Here are the common sleep apnea symptoms to watch out for:

  1. You're exhausted all day despite getting plenty of sleep.

  2. You wake up with headaches.

  3. You wake yourself up gasping or choking.

  4. Your bed partner says you snore, choke, gasp—or stop breathing—when you sleep.

  5. You have high blood pressure.

  6. You experience heart palpitations, "fluttering" in your chest, or your heart is pounding for no apparent reason.

  7. You have high blood sugar.

  8. You have insomnia.

  9. Your mood is all over the place.

(Via: http://www.self.com/story/9-signs-you-might-have-sleep-apnea)

While it remains to be a serious health issue, there are different sleep apnea treatments and managements to choose from, so you can sleep soundly once again. It does not always have to be CPAP for all. There are more anti-snoring devices like http://snoringmouthpiecereview.org/zquiet that you can choose from like anti-snoring mouthpieces and mouthguards that are more convenient to use and provide the same benefits as other traditional treatments.

It is not the end of the world if you have sleep apnea. Many people are also diagnosed with it and many have managed to overcome it for good. Technology – although a major distraction in itself – has provided us with effective and affordable snoring solutions that fit most lifestyles. You can sleep soundly at night knowing you can possibly beat sleep apnea and get the sleep your body needs and deserves.

Obstructive Sleep Apnea 101: What You Need To Know About It is courtesy of http://snoringmouthpiecereview.org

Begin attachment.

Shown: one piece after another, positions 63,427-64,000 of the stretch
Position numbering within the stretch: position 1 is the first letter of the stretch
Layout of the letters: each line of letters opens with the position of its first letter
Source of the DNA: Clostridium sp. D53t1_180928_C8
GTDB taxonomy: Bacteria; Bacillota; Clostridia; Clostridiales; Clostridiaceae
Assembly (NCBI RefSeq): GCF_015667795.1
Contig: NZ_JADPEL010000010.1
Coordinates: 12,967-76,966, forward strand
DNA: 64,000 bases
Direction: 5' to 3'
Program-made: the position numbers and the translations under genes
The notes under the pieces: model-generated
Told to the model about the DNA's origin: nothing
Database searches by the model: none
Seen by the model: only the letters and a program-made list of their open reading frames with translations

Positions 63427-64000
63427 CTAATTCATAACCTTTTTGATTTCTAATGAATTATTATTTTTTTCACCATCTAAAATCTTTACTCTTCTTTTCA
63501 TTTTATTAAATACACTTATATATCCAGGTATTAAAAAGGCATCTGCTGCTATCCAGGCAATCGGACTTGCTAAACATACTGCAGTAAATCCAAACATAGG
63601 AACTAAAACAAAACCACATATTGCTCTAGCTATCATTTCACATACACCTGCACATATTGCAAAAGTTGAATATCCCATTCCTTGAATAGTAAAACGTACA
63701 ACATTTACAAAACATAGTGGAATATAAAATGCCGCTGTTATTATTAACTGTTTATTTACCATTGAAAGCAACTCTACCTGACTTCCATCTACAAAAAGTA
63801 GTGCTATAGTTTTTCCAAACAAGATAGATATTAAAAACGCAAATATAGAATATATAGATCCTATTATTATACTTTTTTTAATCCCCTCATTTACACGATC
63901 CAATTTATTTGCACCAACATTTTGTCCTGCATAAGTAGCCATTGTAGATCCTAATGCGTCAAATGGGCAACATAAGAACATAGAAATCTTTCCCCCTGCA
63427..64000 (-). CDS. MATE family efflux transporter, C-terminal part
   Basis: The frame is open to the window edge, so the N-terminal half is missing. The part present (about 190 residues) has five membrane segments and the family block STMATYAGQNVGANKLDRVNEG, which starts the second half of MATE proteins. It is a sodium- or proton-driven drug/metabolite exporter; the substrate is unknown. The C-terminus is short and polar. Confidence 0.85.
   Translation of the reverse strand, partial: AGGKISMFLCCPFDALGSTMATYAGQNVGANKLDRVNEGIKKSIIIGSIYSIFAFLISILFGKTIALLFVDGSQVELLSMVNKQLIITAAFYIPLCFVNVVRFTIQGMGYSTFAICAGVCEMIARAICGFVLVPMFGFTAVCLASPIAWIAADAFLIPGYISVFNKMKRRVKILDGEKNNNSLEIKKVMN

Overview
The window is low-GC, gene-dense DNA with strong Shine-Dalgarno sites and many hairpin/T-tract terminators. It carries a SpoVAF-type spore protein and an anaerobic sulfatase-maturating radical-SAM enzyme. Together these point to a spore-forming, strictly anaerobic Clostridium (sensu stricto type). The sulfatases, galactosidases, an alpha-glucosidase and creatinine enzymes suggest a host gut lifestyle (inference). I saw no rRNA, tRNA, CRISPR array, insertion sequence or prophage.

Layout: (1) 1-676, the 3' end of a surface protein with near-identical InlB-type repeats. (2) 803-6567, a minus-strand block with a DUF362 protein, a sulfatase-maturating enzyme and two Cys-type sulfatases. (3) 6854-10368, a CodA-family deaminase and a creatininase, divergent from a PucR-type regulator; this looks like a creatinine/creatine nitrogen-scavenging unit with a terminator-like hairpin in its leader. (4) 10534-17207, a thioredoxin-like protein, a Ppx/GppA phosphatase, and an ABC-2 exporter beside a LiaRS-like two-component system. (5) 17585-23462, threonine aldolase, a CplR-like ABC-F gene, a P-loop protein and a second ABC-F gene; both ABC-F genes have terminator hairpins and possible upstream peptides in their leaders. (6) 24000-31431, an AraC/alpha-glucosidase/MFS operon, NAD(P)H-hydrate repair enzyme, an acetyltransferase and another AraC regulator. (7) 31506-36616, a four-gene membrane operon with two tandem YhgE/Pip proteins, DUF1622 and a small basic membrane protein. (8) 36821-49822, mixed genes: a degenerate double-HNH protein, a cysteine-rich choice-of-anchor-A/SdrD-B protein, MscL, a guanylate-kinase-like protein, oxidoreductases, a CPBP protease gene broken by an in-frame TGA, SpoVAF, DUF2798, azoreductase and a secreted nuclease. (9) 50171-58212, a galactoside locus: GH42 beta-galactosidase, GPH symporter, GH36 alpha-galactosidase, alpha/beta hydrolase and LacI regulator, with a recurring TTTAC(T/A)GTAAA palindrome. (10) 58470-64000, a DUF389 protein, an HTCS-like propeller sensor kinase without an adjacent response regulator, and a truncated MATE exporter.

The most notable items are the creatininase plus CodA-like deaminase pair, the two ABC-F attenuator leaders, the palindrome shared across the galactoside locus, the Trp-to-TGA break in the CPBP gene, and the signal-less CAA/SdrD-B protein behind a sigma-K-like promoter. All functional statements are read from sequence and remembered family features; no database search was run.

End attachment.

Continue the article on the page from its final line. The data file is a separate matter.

source http://snoringmouthpiecereview.org/sleep-apnea-treatments/obstructive-sleep-apnea
Good Morning Snore Solution: Sleep Apnea Fighter!

Sleep is a fundamental human need. Whatever your age or gender is, we all sleep at the end of the day. Losing sleep not only leaves you feeling grumpy and exhausted but can put you at risk of serious health conditions like cardiovascular diseases, among others. Sleep deprivation also speeds up aging and makes you look older than your real age.

(image)However, it is not your fault that you lack sleep. Sometimes, conditions like sleep apnea can mess with your sleeping and that of your significant other too. While most people ignore sleep apnea, it actually is a serious condition that can require immediate medical attention.

Getting a good night’s rest is essential for good health, but people with sleep apnea aren’t able to succumb to slumber. Affecting an estimated 100 million people world-wide, obstructive sleep apnea causes episodes of stopped breathing during sleep, and the result is a fragmented, restless sleep that leaves sufferers exhausted and drowsy during the day. Here, five men and women speak about living with sleep apnea. 

(Via: https://www.nytimes.com/interactive/2017/01/01/well/patient-voices-sleepapnea.html?_r=0)

It is actually easy to diagnose sleep apnea because of its characteristic symptom: snoring. However, since snoring affects many people, most of us tend to brush it off aside and consider it as one of those things you have to endure in life. The sad thing about snoring, though, is that it can actually be fatal especially in the elderly.

Sleep experts agree that chronic poor sleep in general and obstructive sleep apnea in particular (OSA) in anyone, but especially in older adults, can be fatal. They say they’re heartbreaking, literally.